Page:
To produce macroergic oxides, the early polylipid membrane needed high energy, which, in its turn, demanded that the system had a highly cooperative structural-functional organization – one of the main properties of the live matter. Had the protobiont an easier way for accumulating the energy from outside, it would probably never had a chance to evolve into a live biological cell. It is also possible to visualize a model of the early primitive mechanism that could further provide for information accumulation and reproduction in the form of nucleic acids. It could consist in condensation of phosphoric acid residues in those areas of the polylipid membrane where MO was produced. In the same areas, under the influence of MgO, the synthesis of carbohydrates from formaldehyde could occur. Thus produced oligomers were able to carry the information about the optimal topography of monomer phospholipids most helpful in MO production and, therefore, to become a template of the optimal structure of the polylipid membrane.
We have presented the outlines of a few hypotheses concerning the biological role of lipids. Some of positions of these hypotheses are extremely hard for experimental proof or disproof, at least at present time. By presenting those hypothetical mechanisms, we mostly wanted to draw the attention of researchers in the origin of life to the fact that here are other logical roads that can take to solving the problem of the emergence and evolution of the Earth-based life on the molecular level, than those where every significant event starts with the miraculous appearance of “live” macromolecules. In the proposed model, both the “enlivening” and evolution of functionally active macromolecules occur in the course of the protocell “enlivening” and the cell evolution. This principle – of the primary unity and inseparability of the molecular and cellular levels of life processes – is obviously an advantage in designing a model of the origin of life.
1. Andreev, L. V. In: Evolutsionnaya biokhimiya i proiskhozhdeniye zhizni. Tezisy dokladov Vsesoyuznoi konferentsii (Abstracts of
Conference on Evolutionary Biochemistry and Origin of Life). Yerevan, EGU, 1978, p. 43.
2. Andreev, L. V. In: Regulyatsiya biokhimicheskikh protsessov u mikroorganizmov (Regulation of Biochemical Processes in
Microorganisms). Pushchino, ONTI NTsBI AN SSSR, 1977, pp. 77-84.
3. Andreev, L. V. Dialektika funktsionirovaniya bakterial’nykh membrane (energetika, ekologiya, evolutsiya) (Dialectics of the
Functioning of Bacterial Membranes (Energy, Ecology, Evolution). Pushchino, ONTI NTsBI AN SSSR, 1981.
4. Andreev, L. V., Zyryanov, V. V., Shub, T. M. Izv. Acad. Nauk SSSR. Ser. biol. 1980, No. 5, pp. 738-746.
5. Andreev, L. V. In: Biosintez i metabolism lipidov u mikroorganizmov (Biosynthesis and Metabolism of Lipids in Microorganisms).
Moscow, VASKHNIL, 1981, p. 75.
6. Andreev, L. V. In: Proceedings of FEMS Symposium on Regulation of Microbial Metabolism by Environmental Factors. Pushchino
ONTI NTsBI AN SSSR, 1983, pp. 19-20.
7. Andreev, L. V., Egorova, L. A., Loginova, L. G. Prikladnaya biokhimiya i mikrobiologiya, 1980, vol. 17, pp. 368-374.
8. Wickramasinghe, Ch. UNESCO Courier (Russian edition), June 1982, #32, pp. 36-38.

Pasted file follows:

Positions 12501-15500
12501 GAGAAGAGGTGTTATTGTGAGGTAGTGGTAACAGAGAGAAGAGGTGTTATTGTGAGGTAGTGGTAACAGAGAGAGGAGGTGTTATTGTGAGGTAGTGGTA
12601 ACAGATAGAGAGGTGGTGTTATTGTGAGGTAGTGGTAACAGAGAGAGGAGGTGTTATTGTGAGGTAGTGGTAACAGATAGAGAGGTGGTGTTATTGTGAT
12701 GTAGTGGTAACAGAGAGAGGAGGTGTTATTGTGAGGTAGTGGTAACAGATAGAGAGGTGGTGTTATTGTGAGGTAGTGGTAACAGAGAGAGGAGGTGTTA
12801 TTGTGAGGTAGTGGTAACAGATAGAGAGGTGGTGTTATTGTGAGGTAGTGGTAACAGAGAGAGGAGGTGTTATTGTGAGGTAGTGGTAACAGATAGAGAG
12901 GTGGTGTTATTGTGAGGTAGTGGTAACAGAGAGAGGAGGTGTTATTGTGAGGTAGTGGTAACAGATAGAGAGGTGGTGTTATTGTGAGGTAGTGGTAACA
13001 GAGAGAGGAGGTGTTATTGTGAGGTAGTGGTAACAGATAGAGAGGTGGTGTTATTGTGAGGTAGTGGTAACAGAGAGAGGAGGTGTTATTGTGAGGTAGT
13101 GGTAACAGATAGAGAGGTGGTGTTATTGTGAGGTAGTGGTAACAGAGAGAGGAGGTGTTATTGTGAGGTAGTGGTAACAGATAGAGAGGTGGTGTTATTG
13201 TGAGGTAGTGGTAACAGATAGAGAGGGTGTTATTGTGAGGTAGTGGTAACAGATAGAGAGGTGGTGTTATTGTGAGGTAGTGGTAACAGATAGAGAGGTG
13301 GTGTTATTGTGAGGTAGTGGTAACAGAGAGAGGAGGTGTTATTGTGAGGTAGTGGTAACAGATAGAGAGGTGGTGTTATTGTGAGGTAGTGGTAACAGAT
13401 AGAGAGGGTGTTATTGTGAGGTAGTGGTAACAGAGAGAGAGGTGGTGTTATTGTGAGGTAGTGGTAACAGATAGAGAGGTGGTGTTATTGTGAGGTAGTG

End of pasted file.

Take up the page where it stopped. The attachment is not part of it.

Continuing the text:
9. Volkenstein, M. V. Foreword to the Russian edition of Laws of the Game by M. Eigen and R. Winkler. Moscow, Nauka, 1982, p. 48.
10. Yevreinova, T. N. Kontsentririvaniye veshchestv i deistviye fermentov v koatservatakh (Concentration of Substances and Enzyme
Activities in Coacervates). Moscow, Nauka, 1966.
11. Krasnovski, A. A., Bystrova, M. I. In: Sborka predbiologicheskikh i biologicheskikh struktur (Assembly of Prebiological and
Biological Structures). Moscow, Nauka, 1982, p. 48.
12. O’Leary, W. In: Molecular Microbiology (Russian edition), Mocow, Mir, 1977, pp. 201-239.
13. Oparin, A. I. The Origin of Life on Earth (in Russian). Moscow, AN SSSR, 1957.
14. Oparin, A. I. Life: Its Nature, Origin, and Development (in Russian), Moscow, Nauka, 1968.
15. Oparin, A. I., Gladilin, K. M. In: Sborka predbiologicheskikh i biologicheskikh struktur (Assembly of Prebiological and Biological
Structures). Moscow, Nauka, 1982, pp. 5-20.
16. Reitel, F. In: Molecular Microbiology (Russian edition), Mocow, Mir, 1977, p. 11.
17. Fox, S. In: Origin of Life and Evolutionary Biochemistry (Russian edition), Moscow, Nauka, 1975, pp. 315-326.
18. Shnol, S. E. Fiziko-khimicheskiye factory biologicheskoy evolutsii (Physico-Chemical Factors of Biological Evolution). Moscow,
19. Andreev, L. V., Afinogenova, A. V., Romay Penabad, Z., Lambina, V. A. Folia Mikrobiologica, 1983, v. 28, pp. 28-35.
20. Blokh, K. Foreword to Current Topics in Membranes and Transport, v. 17. Membrane Lipids of Prokaryotes (Sh. Razin, Sh.
Rottem, Eds.), N.Y. Acad. Press, 1982, pp. 23-26.
21. Cronan, J. E., Jr., Gelman, E. Bacteriol. Rev., 1975, v. 39, pp. 232-256.
22. Dickerson, R. E., Nature, 1980, v. 283, p. 210-212.
23. Eigen, M., Schuster, P. Naturwissenschaften, 1978, Bd. 65, Nr. 1, s. 7.
24. Eigen, M., Schuster, P. Naturwissenschaften, 1978, Bd. 65, Nr. 7, s. 341.
25. Fox, G. E., et al. Science, 1980, v. 209, pp. 457-463.
26. Kaneda, T. Biochemistry, 1971, v. 10, pp. 340-347.
27. Kaneda, T. Bacteriol. Rev., 1977, v. 41, pp. 391-418.
28. Solbert, D. F., Ann. Rev. Biochem., 1975, v. 44, pp. 315-339.
29. Stackebrandt, E., Woese, C. R. In: Molecular and Cellular Aspects of Microbial Evolution (Collind and Mosley, Eds.) Society for
general Microbiology. Ltd. Symposium 32. Cambridge University Press, 1981, pp. 1-31.
30. Verkley, A. J., et al. J. Bacteriol., 1975, v. 124, p. 1522.
31. Woese, C. R., Fox, C. E. J. Mol. Ecol., 1977, v. 10, pp. 1-6.
32. Woese, C. R. J. Mol. Evol., 1979, v. 13, pp. 95-101.
33. Woese, C. R. Zbl. Bakt. Hyg., I Abt. Orig. C3, 1982, pp. 1-17.
34. Zuckerkandl, E., Pauling, L. J. Theor. Biol., 1965, v. 8, pp. 357-366.